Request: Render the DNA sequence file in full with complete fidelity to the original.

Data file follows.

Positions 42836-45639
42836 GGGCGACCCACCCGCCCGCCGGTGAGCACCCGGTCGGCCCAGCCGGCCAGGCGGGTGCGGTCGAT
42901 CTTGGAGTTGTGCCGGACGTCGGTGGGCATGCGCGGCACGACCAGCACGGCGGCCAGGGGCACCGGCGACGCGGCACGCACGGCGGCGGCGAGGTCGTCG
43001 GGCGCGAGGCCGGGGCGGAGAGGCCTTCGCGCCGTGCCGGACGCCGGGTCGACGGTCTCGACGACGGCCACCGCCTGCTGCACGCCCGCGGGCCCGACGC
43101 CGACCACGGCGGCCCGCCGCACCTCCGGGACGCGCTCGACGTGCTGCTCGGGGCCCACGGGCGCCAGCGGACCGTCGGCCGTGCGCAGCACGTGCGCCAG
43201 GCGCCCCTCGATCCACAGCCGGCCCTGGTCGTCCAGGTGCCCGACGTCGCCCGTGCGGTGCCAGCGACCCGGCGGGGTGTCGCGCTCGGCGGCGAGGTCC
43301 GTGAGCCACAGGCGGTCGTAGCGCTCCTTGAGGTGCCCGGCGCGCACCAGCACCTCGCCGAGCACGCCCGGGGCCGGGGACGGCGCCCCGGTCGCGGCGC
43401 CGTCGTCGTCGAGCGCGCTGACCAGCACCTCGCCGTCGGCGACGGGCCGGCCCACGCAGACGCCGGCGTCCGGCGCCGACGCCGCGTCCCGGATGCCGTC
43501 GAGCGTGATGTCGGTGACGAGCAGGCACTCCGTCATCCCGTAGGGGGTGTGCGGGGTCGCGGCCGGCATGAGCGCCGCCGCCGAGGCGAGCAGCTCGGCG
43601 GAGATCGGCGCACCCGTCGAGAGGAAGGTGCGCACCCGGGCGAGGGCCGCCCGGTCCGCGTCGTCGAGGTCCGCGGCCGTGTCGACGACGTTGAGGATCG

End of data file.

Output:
Positions 42836-45639
42836 GGGCGACCCACCCGCCCGCCGGTGAGCACCCGGTCGGCCCAGCCGGCCAGGCGGGTGCGGTCGAT
42901 CTTGGAGTTGTGCCGGACGTCGGTGGGCATGCGCGGCACGACCAGCACGGCGGCCAGGGGCACCGGCGACGCGGCACGCACGGCGGCGGCGAGGTCGTCG
43001 GGCGCGAGGCCGGGGCGGAGAGGCCTTCGCGCCGTGCCGGACGCCGGGTCGACGGTCTCGACGACGGCCACCGCCTGCTGCACGCCCGCGGGCCCGACGC
43101 CGACCACGGCGGCCCGCCGCACCTCCGGGACGCGCTCGACGTGCTGCTCGGGGCCCACGGGCGCCAGCGGACCGTCGGCCGTGCGCAGCACGTGCGCCAG
43201 GCGCCCCTCGATCCACAGCCGGCCCTGGTCGTCCAGGTGCCCGACGTCGCCCGTGCGGTGCCAGCGACCCGGCGGGGTGTCGCGCTCGGCGGCGAGGTCC
43301 GTGAGCCACAGGCGGTCGTAGCGCTCCTTGAGGTGCCCGGCGCGCACCAGCACCTCGCCGAGCACGCCCGGGGCCGGGGACGGCGCCCCGGTCGCGGCGC
43401 CGTCGTCGTCGAGCGCGCTGACCAGCACCTCGCCGTCGGCGACGGGCCGGCCCACGCAGACGCCGGCGTCCGGCGCCGACGCCGCGTCCCGGATGCCGTC
43501 GAGCGTGATGTCGGTGACGAGCAGGCACTCCGTCATCCCGTAGGGGGTGTGCGGGGTCGCGGCCGGCATGAGCGCCGCCGCCGAGGCGAGCAGCTCGGCG
43601 GAGATCGGCGCACCCGTCGAGAGGAAGGTGCGCACCCGGGCGAGGGCCGCCCGGTCCGCGTCGTCGAGGTCCGCGGCCGTGTCGACGACGTTGAGGATCG